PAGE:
“It’s a way to touch, see, and feel the float,” she said. “We try to look at all the different ways people can experience this.”
Dole is also part of Live on Green, a pre-parade event with activities, displays, food, and entertainment. The company sponsors a food booth where Dole Whips can be purchased, the special treat usually available only at Disneyland. Dole has sponsored the Tiki Room for 40 years, and even reserved the room for a national meeting, where dessert was served.
“We want everyone to have a good time and have fun,” Spiro said. “There’s something for everyone.” And, she added, “Sebastian is still in front” on the float.
Dave Spare shared Dole Packaged Foods’ commitment to aiding non-profits that help people in need. The president and CEO of one of those organizations will ride on the float on Jan. 2. Food Share, the largest food bank in Ventura County, receives millions of pounds of healthy food from Dole every year, Spare said. The food is still within its expiration date and includes frozen, canned, and prepared items and 99 percent of Dole products are non-GMO.
“We were way ahead of the GMO movement,” Spare said. “On the float, all the fruit is non-GMO. It’s more expensive, but [consumers] are getting purer fruit.”
In addition to products and cash, Dole employees volunteer thousands of hours each year to charity work, including Food Share, Spare said. He volunteers at Ventura County Rescue Mission. Employees can take time off work for volunteering, so they don’t have to use vacation days.
If the company works to create community spirit among its US employees, it helps to create a community overseas. Spare said the Dole Packaged Foods operation in the Philippines is the largest in the world, but there’s a lot of poverty in that country. Dole has built roads, schools and hospitals, and offers free medical care and free schooling. With an increase in hiring, there is a shortage of housing, so the company built 74 homes this year and plans to build 72 next year.
“The employees help to build them,” he said. “It’s like Habitat for Humanity.” Spare has worked for Dole Packaged Foods for 20 years, and he said the other vice presidents have worked 15 to 30 years. “It’s just a great company,” he said.
Chloe, Saphire, Emma, and Mary Jane (clockwise from lower left) get Sheldon the Little Turtle ready for his Rose Parade ride on “Never Give Up.”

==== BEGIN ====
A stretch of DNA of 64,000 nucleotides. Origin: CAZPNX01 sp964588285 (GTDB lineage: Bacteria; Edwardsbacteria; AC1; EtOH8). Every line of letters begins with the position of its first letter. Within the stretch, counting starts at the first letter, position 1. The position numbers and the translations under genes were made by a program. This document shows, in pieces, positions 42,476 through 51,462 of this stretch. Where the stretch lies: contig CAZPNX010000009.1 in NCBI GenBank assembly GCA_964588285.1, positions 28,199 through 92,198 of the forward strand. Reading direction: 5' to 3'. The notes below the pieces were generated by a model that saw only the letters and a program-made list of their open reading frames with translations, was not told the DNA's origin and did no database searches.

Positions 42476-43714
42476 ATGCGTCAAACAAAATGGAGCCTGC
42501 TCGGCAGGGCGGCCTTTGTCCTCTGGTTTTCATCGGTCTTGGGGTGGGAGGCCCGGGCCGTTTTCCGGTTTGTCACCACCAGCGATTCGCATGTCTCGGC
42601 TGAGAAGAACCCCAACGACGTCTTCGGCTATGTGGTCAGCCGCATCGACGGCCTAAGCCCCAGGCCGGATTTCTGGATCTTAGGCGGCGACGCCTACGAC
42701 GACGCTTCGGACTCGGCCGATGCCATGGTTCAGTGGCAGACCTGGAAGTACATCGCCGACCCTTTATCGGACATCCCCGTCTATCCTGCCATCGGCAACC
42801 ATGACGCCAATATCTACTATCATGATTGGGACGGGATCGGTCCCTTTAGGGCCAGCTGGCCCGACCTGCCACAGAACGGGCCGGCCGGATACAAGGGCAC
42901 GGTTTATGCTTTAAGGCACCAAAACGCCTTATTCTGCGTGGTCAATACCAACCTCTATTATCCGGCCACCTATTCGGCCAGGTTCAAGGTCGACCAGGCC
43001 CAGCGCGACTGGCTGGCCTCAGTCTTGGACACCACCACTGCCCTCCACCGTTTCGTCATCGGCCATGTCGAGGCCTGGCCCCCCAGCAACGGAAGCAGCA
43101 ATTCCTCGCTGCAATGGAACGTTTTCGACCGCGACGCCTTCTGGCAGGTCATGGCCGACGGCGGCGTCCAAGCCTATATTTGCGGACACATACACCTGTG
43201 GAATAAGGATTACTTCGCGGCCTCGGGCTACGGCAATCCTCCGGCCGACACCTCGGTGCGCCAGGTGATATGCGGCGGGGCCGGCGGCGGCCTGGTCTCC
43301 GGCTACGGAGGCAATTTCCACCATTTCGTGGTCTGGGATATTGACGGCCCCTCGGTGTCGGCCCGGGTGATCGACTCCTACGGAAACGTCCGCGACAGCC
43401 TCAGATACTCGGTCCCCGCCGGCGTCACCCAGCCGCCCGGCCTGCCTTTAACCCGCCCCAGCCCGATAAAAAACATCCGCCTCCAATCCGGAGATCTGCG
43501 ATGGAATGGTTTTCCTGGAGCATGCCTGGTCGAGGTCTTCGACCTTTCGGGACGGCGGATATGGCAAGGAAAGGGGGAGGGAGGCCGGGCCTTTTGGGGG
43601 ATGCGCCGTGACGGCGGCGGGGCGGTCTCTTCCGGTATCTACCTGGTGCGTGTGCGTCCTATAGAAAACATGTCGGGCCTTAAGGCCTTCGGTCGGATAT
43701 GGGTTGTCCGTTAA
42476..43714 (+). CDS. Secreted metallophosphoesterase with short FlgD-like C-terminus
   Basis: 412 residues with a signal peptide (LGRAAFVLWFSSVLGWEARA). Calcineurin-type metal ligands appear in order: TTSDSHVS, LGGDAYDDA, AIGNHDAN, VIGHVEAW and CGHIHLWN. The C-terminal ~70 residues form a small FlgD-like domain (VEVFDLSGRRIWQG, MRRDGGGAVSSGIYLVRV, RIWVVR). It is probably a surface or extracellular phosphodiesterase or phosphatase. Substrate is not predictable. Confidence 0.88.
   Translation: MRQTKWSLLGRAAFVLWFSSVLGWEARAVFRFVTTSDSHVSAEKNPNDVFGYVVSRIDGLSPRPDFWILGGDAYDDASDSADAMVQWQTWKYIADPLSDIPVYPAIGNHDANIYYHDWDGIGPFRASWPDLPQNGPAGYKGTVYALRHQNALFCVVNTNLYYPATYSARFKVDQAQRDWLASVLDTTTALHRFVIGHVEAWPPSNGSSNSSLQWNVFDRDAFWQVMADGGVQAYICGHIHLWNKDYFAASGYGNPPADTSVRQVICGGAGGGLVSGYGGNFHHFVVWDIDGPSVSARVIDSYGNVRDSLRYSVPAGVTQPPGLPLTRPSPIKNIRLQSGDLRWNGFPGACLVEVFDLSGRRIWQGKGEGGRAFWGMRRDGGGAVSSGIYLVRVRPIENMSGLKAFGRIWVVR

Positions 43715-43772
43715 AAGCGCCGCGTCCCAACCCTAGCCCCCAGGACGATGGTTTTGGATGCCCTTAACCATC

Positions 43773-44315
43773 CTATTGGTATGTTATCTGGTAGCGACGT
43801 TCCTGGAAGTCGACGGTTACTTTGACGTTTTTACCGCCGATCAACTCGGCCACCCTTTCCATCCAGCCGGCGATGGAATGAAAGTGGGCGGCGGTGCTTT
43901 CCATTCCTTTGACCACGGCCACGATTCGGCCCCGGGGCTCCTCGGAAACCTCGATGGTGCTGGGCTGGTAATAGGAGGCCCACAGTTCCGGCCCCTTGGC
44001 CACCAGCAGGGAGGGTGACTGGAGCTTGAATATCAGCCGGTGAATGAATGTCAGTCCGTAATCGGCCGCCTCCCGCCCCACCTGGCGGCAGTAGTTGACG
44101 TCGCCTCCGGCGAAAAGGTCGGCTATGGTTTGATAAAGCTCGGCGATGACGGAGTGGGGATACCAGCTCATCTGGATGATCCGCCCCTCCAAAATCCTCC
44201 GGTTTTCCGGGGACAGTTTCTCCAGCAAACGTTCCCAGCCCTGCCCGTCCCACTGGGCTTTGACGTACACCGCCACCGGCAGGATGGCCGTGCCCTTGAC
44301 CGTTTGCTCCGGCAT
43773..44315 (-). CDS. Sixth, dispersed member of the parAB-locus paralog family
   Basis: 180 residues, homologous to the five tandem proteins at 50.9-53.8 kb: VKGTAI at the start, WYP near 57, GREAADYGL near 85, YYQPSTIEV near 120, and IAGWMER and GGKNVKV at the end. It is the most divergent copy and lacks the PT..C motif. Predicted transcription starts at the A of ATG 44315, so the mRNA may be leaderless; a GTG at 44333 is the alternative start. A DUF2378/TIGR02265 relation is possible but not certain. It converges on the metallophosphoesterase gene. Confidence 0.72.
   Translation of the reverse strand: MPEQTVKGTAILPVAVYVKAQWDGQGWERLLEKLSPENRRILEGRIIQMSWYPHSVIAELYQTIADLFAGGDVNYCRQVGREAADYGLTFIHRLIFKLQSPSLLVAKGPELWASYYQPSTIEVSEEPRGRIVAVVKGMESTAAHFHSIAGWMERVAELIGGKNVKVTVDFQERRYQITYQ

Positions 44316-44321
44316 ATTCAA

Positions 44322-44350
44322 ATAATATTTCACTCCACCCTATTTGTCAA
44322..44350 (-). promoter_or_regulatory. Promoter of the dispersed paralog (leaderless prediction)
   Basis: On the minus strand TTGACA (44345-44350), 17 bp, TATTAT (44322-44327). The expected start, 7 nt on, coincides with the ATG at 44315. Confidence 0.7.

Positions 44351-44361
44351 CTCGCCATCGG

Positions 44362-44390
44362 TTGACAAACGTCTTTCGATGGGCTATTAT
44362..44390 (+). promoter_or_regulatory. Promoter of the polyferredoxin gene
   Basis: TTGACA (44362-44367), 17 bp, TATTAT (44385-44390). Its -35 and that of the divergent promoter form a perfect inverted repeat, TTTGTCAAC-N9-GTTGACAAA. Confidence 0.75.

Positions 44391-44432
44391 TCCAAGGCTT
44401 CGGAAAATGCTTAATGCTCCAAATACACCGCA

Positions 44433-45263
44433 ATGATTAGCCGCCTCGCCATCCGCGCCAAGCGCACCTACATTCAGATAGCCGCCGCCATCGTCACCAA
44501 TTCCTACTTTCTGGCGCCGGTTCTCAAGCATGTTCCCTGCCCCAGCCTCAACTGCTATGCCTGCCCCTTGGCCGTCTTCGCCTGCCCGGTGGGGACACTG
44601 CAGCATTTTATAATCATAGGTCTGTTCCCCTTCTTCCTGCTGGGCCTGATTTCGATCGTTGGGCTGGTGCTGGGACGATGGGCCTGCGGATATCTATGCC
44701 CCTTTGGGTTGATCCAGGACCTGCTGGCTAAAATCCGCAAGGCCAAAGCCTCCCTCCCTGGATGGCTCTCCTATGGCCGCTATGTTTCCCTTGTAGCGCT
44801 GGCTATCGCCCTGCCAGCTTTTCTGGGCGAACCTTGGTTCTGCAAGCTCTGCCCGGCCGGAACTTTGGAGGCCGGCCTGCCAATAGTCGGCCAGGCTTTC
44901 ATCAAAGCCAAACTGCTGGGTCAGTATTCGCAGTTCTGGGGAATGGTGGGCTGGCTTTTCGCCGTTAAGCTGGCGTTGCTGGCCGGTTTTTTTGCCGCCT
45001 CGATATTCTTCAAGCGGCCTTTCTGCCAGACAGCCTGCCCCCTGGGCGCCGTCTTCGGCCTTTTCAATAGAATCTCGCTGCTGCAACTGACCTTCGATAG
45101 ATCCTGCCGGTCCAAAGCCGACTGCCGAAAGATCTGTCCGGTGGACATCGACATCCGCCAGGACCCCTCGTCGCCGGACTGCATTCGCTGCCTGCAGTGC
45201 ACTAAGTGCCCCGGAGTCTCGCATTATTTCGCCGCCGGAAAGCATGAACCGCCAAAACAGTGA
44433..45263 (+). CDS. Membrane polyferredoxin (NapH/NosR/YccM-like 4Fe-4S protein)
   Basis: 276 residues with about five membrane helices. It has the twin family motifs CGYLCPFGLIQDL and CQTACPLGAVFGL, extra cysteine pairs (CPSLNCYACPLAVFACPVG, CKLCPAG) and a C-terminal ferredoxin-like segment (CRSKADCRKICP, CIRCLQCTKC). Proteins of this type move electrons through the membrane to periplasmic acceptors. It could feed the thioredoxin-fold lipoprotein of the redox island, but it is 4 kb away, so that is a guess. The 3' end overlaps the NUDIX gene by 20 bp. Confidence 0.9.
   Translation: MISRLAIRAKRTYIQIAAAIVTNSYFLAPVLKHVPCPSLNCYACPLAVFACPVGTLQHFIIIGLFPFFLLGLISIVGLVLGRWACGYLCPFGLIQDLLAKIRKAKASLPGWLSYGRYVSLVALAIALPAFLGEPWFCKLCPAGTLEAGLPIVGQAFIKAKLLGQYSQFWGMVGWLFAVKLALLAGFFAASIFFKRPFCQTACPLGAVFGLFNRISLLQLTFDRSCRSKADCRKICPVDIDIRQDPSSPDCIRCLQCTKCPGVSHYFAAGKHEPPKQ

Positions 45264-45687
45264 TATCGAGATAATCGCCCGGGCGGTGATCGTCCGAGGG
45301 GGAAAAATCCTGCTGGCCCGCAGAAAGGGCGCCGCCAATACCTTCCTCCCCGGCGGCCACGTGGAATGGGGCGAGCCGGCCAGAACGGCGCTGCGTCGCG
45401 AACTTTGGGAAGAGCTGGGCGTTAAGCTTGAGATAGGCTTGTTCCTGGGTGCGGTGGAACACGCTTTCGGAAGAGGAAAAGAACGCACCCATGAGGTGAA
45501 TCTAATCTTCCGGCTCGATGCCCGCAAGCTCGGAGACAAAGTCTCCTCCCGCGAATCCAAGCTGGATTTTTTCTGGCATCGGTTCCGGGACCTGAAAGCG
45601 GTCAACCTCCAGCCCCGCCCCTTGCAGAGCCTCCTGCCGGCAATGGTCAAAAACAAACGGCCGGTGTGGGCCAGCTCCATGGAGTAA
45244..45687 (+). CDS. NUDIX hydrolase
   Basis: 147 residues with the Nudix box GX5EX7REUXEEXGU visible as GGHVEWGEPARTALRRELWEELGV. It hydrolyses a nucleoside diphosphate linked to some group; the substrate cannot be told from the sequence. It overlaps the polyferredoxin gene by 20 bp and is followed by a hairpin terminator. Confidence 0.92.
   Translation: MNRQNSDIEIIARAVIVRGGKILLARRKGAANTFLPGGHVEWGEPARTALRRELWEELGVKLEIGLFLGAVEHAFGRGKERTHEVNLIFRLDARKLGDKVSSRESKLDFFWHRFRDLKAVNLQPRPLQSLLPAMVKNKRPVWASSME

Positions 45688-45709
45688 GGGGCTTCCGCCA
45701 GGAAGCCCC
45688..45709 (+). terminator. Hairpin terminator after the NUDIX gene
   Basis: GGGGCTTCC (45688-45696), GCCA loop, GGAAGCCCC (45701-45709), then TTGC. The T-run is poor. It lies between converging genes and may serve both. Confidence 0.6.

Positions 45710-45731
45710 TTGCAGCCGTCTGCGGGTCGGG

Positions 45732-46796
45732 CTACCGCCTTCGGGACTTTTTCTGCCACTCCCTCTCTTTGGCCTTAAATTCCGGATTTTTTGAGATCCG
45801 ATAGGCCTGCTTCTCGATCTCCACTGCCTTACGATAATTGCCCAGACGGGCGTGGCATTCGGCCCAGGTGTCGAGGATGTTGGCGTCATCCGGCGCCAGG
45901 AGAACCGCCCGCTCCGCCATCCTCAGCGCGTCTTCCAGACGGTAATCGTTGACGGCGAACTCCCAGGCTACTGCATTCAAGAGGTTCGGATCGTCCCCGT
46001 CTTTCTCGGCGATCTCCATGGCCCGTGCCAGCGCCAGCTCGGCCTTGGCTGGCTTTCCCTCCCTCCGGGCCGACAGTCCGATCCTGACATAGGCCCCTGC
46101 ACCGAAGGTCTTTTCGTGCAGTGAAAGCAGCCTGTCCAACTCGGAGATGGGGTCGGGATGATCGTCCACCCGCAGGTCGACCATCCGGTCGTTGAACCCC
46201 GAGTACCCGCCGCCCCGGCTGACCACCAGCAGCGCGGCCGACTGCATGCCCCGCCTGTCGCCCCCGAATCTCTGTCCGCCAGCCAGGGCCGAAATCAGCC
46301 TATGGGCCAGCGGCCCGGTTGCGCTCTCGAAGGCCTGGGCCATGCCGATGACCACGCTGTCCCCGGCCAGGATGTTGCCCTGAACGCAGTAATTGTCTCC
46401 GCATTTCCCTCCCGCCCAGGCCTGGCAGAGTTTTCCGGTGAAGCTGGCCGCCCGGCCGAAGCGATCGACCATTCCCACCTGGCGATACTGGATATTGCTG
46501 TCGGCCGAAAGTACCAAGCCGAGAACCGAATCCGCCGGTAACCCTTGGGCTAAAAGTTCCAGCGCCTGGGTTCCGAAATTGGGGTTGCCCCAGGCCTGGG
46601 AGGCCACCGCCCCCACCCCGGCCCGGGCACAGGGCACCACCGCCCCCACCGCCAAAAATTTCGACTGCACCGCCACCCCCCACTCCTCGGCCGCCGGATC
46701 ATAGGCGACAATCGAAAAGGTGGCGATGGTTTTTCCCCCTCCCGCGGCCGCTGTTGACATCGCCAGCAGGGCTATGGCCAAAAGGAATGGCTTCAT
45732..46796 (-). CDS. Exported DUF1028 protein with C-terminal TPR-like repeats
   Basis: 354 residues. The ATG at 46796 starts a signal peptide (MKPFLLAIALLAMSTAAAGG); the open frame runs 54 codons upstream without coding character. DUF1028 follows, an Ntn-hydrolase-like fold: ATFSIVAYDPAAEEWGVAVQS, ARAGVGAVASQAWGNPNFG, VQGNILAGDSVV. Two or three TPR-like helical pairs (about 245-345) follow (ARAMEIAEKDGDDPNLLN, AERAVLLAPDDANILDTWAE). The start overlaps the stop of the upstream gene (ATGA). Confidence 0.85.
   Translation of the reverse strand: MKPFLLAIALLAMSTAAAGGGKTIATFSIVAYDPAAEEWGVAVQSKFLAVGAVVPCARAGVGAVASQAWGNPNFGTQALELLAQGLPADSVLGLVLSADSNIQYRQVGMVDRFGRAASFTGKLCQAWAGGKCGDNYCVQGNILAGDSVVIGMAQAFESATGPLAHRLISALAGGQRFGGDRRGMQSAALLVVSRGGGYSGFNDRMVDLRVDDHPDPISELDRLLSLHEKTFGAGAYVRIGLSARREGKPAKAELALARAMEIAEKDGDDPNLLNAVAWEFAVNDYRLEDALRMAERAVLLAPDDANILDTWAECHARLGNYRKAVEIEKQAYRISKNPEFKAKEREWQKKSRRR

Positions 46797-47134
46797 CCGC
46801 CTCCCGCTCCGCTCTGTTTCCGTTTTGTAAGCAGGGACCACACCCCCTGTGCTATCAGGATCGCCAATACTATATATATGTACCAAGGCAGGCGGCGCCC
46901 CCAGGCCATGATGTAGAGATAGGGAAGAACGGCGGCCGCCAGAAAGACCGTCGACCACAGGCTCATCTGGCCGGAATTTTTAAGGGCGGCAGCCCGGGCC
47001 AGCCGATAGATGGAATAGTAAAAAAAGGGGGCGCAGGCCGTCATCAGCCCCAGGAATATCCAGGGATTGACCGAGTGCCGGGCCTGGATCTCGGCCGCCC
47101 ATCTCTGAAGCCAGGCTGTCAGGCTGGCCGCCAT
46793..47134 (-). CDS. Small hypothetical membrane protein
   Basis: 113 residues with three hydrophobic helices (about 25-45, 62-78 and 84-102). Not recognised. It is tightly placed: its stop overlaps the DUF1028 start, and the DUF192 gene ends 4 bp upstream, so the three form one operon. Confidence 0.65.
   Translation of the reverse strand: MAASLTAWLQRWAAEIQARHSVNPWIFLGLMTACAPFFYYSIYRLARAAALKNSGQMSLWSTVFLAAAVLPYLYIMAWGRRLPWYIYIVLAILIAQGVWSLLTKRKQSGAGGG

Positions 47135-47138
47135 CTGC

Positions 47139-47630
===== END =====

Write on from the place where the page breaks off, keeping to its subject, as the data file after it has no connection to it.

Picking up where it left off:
by Laura Berthold Monteros
You never know who you’ll end up talking to at a float barn. After wandering around the South Pasadena Tournament of Roses (SPTOR) decorating site and getting snapshots of the activity, we stopped to have a conversation with Brian, a kinetic sculptor who was welding the frame of Ted Tortoise for the 2017 Rose Parade float “Never Give Up.” Brian discovered SPTOR while riding the Metro Gold Line, which goes right by the float barn. “I saw the yellow brick road, and said, ‘I’ve got to see that.’” he told us. Later, he dropped by to see what was going on and was put to work. Brian was used to working with solder on his sculptures, but had never welded until a few weeks ago. We asked him how welding was different from soldering.
“Welding is exhausting,” he replied. With soldering, the piece is set up at one height. Welding requires that he move up and down to work on the project. “I’m getting more fit,” he smiled.
In addition to making kinetic sculptures out of wire, Brian has begun creating mechanical sculptures for children using microcomputer controllers. Some of his work can be seen on his website, http://www.mechanicalme.org/. He also used his creativity when he taught young teens and later Kindergarten through second grade in Shanghai. He got the kids interested in learning English by teaching them to make movies.
Be sure to click through the photo album below to see Brian and the other volunteers.
Rose Queen Victoria sings with the girls from Temple City High School Brighter Side Singers. When she has time, director Matt Byers told us, Tori performs with the group. She has a lovely voice! All photos copyright 2016 Laura B Monteros
by Laura Berthold Monteros
In fashions from casual winter wear to evening dresses, the seven members of the 2017 Tournament of Roses Royal Court dazzled the crowd at Macy’s Pasadena on Dec. 7. Each outfit was chosen to complement the girl’s style and personality, as well as to push the latest line from the department store. Celebrity stylist Daniel Musto was the emcee.